Our colleagues at the Center for Security Studies (CSS) recently hosted the “Security and Resources” module of their Master of Advanced Studies in Security Policy and Crisis Management program. Practitioners and scholars from around the world traveled to Zurich to discuss issues such as grand strategy, security policy development, crisis leadership and risk management. Given the fertile nature of these discussions, ISN staff members took the opportunity to speak to the lecturers and a Swiss course participant about five security-related issues currently on their minds. The following podcasts present their personal preoccupations and opinions.
1. Security Sector Reform
In our first podcast, the Geneva Centre for the Democratic Control of Armed Forces’ Albrecht Schnabel argues that Security Sector Reform (SSR) is still a relatively young concept. As a result, it attracts diverging views on what it can and should be able to achieve.
These differing views notwithstanding, most analysts agree that SSR ultimately has a dual role – reform and oversight. Fulfilling these types roles can be challenging however, as Dr. Schnabel’s illustrates in his discussion of SSR efforts by the UN and the Economic Community of West African States (ECOWAS).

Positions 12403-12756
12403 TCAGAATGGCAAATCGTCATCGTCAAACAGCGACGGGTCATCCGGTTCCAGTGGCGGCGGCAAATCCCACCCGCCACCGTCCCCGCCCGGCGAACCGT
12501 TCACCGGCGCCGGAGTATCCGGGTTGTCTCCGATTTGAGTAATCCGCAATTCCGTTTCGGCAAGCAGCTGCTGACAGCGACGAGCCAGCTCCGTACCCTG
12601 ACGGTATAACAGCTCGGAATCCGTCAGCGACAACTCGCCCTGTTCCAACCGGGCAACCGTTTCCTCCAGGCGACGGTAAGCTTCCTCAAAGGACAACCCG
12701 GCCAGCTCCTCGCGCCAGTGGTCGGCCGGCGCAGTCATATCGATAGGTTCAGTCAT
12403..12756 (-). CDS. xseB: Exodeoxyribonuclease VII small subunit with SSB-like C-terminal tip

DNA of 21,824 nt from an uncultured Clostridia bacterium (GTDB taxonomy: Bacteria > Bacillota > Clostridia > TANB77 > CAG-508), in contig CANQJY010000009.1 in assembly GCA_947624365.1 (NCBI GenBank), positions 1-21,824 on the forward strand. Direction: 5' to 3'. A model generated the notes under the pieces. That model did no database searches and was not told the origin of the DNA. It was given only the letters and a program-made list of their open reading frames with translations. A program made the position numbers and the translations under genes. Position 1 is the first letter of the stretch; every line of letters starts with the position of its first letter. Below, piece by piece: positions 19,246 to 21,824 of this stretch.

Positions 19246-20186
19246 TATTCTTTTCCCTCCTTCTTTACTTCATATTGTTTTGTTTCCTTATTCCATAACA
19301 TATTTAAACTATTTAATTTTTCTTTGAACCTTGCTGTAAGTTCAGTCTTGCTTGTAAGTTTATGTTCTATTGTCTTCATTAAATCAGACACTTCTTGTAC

Indeed, despite the good faith efforts of many, there invariably have been instances where SSR has failed.
2. Crisis and Conflict Management
In this podcast, Ambassador Thomas Greminger considers some of the challenges facing crisis and conflict managers in today’s complex threat environments.
Military Sociologist Karl W Haltiner then elaborates on these challenges and offers his perspective on how they might impact existing security institutions and civil-military relations.
Colonel Claude Meier considers the importance of access to the space domain for small landlocked countries like Switzerland.
4. Defense Economics
Peter T. Baltes offers his perspectives on defense economics and some of the major problems associated with market allocation.
He then goes on to offer various solutions that might help resolve these allocation problems. (Further information on defense economics, by the way, can be accessed here.)
5. Security Policy
In our final podcast, the University of Greenwich’s Steven Haines argues that the post-Cold War security environment has provided NATO members the opportunity to engage more systematically with the current laws governing the use of force.
One consequence of this engagement is that military operations are increasingly being guided by a complex web of legal frameworks.
Podcasts from the CSS’s third module of the MAS Security Policy and Crisis Management program can also be found here.
For more information about the MAS Security Policy and Crisis Management program please visit the MAS SPCM website.